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Unformatted text preview: r a geological “stage”.
Instantaneous rotations: Describe rotations for
an infinitely small period of time, i.e. present day
plate motions (angular velocity vectors).
Finite rotations: Describe rotations for a finite
time interval in the geological past; (total) finite
rotations reconstruct a plate from its present day
position to a past position. OCE 661 Equivalent rotation
• No matter what set of rotations are applied to a
No
rigid body one single equivalent rotation can
restore the body to its original position.
–> True both on a plane and on a sphere.
• After applying a complex set of rotations to a pair
After
of plates, a single rotation can be found that will
restore the original position of the plates. Finite rotations not stationary with time
• Consider three plates, and three rotation poles that
Consider
describe their relative motion to each other, i.e.
AWB, BWC, and CWA.
• If AWB and BWC are fixed in space and time, then
CWA will change continuously through time.
CWA
–> As there is no reason to assume that any set of
finite rotation poles are stationary, then all must be
moving.
• However, it is found in the real world that some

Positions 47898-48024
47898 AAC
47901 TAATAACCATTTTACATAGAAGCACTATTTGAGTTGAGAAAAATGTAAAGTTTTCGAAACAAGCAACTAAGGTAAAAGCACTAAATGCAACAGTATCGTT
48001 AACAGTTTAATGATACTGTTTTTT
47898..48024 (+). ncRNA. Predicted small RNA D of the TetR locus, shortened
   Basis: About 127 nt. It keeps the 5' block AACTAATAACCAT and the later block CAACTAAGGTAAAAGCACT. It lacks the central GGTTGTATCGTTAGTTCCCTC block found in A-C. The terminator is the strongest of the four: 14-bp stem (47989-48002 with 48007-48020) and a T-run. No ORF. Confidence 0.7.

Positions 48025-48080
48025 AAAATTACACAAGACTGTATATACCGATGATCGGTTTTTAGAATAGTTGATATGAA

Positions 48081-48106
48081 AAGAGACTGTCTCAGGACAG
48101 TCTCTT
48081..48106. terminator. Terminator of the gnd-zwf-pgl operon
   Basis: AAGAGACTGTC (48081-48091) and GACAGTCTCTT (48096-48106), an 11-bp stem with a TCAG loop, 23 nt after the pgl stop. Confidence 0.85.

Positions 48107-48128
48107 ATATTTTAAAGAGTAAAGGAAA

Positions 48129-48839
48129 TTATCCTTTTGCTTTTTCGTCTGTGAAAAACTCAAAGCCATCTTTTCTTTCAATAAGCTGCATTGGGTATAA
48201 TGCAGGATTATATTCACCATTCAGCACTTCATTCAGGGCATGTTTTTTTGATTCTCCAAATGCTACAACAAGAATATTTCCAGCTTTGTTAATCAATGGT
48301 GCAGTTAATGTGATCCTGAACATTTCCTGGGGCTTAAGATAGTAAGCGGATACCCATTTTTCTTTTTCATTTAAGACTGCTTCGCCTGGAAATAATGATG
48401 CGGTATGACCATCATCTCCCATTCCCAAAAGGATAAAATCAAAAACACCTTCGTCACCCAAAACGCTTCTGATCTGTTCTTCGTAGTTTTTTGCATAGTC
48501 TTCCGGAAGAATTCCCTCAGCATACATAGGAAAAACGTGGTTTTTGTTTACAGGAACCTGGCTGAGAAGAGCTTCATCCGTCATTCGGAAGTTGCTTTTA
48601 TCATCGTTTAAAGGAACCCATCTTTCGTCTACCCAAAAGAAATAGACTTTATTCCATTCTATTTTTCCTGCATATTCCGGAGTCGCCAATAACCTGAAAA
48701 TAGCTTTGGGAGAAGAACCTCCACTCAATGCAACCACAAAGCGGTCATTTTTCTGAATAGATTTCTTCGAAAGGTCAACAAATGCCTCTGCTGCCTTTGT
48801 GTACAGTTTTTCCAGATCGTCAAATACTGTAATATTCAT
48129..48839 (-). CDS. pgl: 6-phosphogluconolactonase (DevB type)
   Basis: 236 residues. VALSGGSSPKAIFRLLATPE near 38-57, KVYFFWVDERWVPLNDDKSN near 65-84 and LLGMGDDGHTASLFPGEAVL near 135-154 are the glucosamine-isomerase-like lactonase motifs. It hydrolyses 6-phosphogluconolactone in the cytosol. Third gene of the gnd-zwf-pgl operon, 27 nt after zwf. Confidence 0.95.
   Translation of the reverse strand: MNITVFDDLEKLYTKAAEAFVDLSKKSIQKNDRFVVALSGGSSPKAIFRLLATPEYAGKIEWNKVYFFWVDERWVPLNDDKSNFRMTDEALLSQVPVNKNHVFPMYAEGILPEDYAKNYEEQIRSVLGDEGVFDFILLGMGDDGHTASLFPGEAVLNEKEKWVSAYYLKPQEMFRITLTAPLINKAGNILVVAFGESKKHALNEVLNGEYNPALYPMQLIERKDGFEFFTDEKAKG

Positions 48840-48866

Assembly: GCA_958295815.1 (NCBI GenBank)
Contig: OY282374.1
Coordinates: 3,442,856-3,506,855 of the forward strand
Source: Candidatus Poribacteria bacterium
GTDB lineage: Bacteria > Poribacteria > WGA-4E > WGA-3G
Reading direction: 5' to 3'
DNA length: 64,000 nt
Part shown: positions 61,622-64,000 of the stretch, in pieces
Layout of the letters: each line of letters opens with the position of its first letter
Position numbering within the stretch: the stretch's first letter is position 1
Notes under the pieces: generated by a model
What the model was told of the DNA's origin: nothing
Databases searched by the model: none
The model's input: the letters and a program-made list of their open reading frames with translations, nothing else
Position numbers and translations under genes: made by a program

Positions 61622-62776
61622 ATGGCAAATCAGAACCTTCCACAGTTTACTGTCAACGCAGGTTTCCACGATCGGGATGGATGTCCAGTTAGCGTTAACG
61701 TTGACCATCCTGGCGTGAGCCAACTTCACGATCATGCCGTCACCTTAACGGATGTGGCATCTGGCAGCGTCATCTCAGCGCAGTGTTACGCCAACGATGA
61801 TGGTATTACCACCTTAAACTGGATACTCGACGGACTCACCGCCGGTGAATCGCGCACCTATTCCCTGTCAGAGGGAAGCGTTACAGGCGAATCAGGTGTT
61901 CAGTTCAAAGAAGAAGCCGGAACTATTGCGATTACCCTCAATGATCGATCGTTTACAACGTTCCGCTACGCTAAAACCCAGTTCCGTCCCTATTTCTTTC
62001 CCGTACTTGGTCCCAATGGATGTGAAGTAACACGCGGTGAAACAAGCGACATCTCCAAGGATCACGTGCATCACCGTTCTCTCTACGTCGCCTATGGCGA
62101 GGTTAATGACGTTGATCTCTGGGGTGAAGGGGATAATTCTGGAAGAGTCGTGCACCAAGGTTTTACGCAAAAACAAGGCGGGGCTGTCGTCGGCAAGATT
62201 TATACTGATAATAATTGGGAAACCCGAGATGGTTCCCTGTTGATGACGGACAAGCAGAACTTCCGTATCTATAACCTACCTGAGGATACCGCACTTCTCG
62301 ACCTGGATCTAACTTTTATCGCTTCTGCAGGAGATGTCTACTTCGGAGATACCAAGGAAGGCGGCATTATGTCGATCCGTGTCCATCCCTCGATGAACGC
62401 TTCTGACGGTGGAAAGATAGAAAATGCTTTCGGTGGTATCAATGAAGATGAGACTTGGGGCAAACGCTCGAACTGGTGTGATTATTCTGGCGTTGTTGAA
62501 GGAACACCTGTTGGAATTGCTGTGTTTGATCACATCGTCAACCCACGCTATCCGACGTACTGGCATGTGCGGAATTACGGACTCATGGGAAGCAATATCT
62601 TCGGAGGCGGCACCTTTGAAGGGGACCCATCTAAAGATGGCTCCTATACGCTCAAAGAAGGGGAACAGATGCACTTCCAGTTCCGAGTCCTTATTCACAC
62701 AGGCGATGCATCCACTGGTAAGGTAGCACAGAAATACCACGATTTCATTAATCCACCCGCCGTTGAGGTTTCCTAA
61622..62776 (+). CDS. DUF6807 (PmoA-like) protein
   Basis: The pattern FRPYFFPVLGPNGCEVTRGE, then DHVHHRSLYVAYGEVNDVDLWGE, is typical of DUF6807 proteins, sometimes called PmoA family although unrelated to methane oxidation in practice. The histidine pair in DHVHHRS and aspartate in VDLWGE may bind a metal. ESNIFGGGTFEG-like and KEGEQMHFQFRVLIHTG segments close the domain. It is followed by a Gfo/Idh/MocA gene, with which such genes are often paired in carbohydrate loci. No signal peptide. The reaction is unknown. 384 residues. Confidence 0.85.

However,
rotation poles seem to vary very little in position
even over long periods of time. OCE 661 FINITE ROTATIONS: THEORY OF FINITE ROTATIONS
Noncommutativity of finite plate rotations
• Finite rotations are noncommutative.
• Rotations are mathematically described by matrix
transformations and are sensitive to the order in which the
transformations are carried out.
• Unlike in the case of vectors, if A, B are matrices,
then AB ¹ BA. This can be shown easily by rotating a book: OCE 661 Summary
(1) All transform faults are small circles about the pole of
rotation representing the motion between the two
plates.
(2) The velocity of separation of two plates increases as
the sine of the colatitude away from the rotation pole.
(3) At a triple junction the velocity vectors sum to zero.
(4) Taking any path over the surface of the earth
beginning and ending on...
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This document was uploaded on 01/26/2014.
 Winter '14

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